Andrew Whiten of St. Andrews University in Fife, Scotland, and his colleagues studied three groups of captive chimpanzees and the ways in which they assumed different techniques for obtaining food. The first group contained a high-ranking female that had been taught to retrieve food from an apparatus by using a stick to push a blockage away, thus freeing the food item. The second group also contained a female expert, but one that had been instructed to lift the blockage with the stick in order to release the treat. The third group was a control group and did not have a local expert. When the experts were reunited with their respective groups, the other chimps watched their activities at the food apparatus intently and learned to apply either the poking or lifting technique themselves. Members of the third group, lacking an expert to guide them, failed to figure out the contraption on their own.
For the most part, chimps in the first group initially stuck to poking and those in the second group stuck to lifting. But then, unexpectedly, some chimps discovered and began using the other strategy. When the food apparatus was reintroduced two months later, however, the chimps reverted to their group's normal way of doing things. In the case of those animals in the lifting group, this meant discarding a technique (poking) that is actually more natural for chimpanzees than lifting is.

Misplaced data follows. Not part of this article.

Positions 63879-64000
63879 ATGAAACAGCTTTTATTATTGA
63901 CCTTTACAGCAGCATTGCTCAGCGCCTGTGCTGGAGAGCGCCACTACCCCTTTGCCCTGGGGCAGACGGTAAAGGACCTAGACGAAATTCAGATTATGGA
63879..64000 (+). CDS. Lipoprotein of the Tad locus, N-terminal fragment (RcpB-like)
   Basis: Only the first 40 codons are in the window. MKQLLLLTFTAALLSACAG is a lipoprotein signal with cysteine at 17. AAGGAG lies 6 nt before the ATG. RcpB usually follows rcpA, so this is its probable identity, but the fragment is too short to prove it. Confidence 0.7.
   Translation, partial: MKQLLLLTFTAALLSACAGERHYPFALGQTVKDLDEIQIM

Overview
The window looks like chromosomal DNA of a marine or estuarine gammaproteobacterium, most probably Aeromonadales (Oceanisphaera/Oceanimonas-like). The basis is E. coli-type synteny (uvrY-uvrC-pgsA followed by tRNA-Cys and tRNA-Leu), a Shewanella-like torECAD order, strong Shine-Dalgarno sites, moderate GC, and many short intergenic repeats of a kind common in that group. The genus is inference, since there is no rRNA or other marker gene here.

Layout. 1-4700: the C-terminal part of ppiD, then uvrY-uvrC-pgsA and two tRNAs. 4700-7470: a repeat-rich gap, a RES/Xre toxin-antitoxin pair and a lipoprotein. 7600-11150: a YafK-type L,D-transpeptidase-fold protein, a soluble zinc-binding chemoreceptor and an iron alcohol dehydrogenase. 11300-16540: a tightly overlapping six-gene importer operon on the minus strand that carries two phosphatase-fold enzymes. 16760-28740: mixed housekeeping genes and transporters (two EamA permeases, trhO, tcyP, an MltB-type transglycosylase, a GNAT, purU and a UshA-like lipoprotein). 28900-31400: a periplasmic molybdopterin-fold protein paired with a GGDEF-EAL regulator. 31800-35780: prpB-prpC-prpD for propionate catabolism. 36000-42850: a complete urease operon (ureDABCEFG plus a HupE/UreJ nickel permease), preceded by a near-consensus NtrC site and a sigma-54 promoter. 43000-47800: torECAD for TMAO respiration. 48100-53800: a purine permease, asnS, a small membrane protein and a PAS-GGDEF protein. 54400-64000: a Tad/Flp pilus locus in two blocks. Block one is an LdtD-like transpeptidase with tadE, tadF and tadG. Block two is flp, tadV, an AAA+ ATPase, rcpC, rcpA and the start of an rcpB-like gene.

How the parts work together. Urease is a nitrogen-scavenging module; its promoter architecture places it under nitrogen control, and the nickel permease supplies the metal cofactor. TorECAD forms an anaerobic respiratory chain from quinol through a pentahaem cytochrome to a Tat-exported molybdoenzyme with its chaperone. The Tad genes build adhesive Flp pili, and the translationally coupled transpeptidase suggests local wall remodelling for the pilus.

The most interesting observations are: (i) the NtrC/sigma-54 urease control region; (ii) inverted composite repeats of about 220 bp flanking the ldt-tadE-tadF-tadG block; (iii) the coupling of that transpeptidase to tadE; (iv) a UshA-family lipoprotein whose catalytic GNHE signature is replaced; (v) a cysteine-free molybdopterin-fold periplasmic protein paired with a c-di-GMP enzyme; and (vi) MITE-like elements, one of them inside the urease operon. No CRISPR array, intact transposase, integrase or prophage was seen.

"We have shown a non-human species conforming to a group norm, despite possession of an alternative technique that represents the norm of another group," the team writes in a report published online yesterday by the journal Nature. "Conformity fits the assumption of an intrinsic motivation to copy others, guided by social bonds rather than material rewards such as food." The findings suggest that this tendency was present in the last common ancestor of chimps and humans, and thus speak to an ancient origin for our own desire to conform.